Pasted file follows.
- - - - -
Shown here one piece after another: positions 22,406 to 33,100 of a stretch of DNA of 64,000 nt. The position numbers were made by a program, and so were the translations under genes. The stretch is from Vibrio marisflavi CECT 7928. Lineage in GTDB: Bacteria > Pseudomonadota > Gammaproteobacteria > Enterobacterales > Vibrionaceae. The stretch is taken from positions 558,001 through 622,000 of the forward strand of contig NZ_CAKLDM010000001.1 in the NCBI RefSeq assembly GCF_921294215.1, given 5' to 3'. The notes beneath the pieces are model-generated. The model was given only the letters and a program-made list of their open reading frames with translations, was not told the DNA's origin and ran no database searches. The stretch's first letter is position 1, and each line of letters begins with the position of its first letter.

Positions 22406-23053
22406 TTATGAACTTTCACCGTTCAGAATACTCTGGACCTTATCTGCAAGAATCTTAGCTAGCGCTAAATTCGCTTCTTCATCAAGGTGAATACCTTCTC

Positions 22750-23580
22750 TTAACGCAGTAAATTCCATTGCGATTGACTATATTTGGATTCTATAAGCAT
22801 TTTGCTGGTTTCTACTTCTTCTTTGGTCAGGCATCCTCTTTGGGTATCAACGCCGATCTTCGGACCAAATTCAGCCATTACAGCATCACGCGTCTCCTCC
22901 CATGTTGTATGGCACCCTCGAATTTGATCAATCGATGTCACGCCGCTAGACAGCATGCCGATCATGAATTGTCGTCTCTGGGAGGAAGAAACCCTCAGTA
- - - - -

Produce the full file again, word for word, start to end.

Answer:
Shown here one piece after another: positions 22,406 to 33,100 of a stretch of DNA of 64,000 nt. The position numbers were made by a program, and so were the translations under genes. The stretch is from Vibrio marisflavi CECT 7928. Lineage in GTDB: Bacteria > Pseudomonadota > Gammaproteobacteria > Enterobacterales > Vibrionaceae. The stretch is taken from positions 558,001 through 622,000 of the forward strand of contig NZ_CAKLDM010000001.1 in the NCBI RefSeq assembly GCF_921294215.1, given 5' to 3'. The notes beneath the pieces are model-generated. The model was given only the letters and a program-made list of their open reading frames with translations, was not told the DNA's origin and ran no database searches. The stretch's first letter is position 1, and each line of letters begins with the position of its first letter.

Positions 22406-23053
22406 TTATGAACTTTCACCGTTCAGAATACTCTGGACCTTATCTGCAAGAATCTTAGCTAGCGCTAAATTCGCTTCTTCATCAAGGTGAATACCTTCTC

Positions 22750-23580
22750 TTAACGCAGTAAATTCCATTGCGATTGACTATATTTGGATTCTATAAGCAT
22801 TTTGCTGGTTTCTACTTCTTCTTTGGTCAGGCATCCTCTTTGGGTATCAACGCCGATCTTCGGACCAAATTCAGCCATTACAGCATCACGCGTCTCCTCC
22901 CATGTTGTATGGCACCCTCGAATTTGATCAATCGATGTCACGCCGCTAGACAGCATGCCGATCATGAATTGTCGTCTCTGGGAGGAAGAAACCCTCAGTA